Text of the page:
In surveillance and reconnaissance applications, dynamic objects are dynamically followed by track filters with
sequential measurements. There are two popular implementations of tracking filters: one is the covariance or Kalman
filter and the other is the information filter. Evaluation of tracking filters is important in performance optimization not
only for tracking filter design but also for resource management. Typically, the information matrix is the inverse of the
covariance matrix. The covariance filter-based approaches attempt to minimize the covariance matrix-based scalar
indexes whereas the information filter-based methods aim at maximizing the information matrix-based scalar indexes.
Such scalar performance measures include the trace, determinant, norms (1-norm, 2-norm, infinite-norm, and Forbenius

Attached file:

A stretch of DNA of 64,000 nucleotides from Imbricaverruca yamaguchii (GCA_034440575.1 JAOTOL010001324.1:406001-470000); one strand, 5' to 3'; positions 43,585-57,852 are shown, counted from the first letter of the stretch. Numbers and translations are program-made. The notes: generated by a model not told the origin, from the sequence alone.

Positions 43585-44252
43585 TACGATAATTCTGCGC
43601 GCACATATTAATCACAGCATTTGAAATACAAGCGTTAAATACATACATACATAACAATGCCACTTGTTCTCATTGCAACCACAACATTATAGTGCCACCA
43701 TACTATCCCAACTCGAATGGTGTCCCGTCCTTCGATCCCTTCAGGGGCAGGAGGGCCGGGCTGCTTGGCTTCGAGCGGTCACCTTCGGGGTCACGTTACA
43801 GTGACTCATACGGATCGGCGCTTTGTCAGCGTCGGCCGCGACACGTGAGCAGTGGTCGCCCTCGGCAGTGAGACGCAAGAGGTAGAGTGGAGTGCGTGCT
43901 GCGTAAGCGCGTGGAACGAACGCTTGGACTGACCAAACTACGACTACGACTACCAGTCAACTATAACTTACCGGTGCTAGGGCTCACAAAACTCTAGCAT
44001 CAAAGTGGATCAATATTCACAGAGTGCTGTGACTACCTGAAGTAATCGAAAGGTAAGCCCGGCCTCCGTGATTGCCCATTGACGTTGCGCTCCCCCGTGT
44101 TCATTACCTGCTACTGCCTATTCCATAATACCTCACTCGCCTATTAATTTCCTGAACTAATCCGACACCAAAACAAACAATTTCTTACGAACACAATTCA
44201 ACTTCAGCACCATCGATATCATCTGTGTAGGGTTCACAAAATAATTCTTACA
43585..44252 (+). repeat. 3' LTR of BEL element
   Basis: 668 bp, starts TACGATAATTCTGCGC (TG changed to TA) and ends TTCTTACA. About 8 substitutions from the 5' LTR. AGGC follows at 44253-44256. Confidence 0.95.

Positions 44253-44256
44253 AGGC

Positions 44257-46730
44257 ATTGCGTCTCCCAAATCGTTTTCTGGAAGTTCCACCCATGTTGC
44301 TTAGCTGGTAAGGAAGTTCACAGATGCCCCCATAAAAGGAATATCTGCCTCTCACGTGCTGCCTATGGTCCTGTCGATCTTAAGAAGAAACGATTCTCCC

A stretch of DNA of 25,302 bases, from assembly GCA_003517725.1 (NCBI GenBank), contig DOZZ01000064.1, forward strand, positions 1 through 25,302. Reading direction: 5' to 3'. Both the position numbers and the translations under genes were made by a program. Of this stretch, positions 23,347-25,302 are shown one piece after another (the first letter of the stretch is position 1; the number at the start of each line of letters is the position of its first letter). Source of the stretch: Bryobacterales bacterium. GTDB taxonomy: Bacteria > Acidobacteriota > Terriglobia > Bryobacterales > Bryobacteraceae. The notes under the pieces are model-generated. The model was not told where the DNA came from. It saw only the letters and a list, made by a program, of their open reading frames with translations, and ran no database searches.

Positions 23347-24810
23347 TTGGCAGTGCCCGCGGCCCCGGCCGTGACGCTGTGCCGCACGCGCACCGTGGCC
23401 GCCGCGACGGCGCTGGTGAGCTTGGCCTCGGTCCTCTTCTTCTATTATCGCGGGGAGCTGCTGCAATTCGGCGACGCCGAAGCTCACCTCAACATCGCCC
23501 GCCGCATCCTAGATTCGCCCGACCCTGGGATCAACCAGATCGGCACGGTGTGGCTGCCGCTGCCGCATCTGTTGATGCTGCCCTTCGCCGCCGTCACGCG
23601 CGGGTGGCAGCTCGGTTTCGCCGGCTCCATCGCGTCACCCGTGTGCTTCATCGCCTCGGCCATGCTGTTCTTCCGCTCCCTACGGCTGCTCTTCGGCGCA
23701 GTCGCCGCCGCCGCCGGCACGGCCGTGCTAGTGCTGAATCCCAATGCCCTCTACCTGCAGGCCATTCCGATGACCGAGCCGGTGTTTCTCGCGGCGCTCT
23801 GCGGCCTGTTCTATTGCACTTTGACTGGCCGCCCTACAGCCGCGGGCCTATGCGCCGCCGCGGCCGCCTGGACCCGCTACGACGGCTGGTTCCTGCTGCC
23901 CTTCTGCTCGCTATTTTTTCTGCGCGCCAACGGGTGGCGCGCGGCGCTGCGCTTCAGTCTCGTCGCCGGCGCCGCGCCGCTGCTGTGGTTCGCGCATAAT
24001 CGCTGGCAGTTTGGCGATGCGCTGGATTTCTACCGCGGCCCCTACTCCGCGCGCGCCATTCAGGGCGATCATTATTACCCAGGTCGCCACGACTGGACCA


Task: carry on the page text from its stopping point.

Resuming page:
norm), and eigenstructure of the covariance matrix or the information matrix and their variants. One natural question to
ask is if the scalar track filter performance measures applied to the covariance matrix are equivalent to those applied to
the information matrix? In this paper we show most of the scalar performance indexes are equivalent yet some are not.
As a result, the indexes if used improperly would provide an "optimized" solution but in the wrong sense relative to
track accuracy. The simulation indicated that all the seven indexes were successful when applied to the covariance
matrix. However, the failed indexes for the information filter include the trace and the four norms (as defined in
MATLAB) of the information matrix. Nevertheless, the determinant and the properly selected eigenvalue of the
information matrix were successful to select the optimal sensor update configuration. The evaluation analysis of track
measures can serve as a guideline to determine the suitability of performance measures for tracking filter design and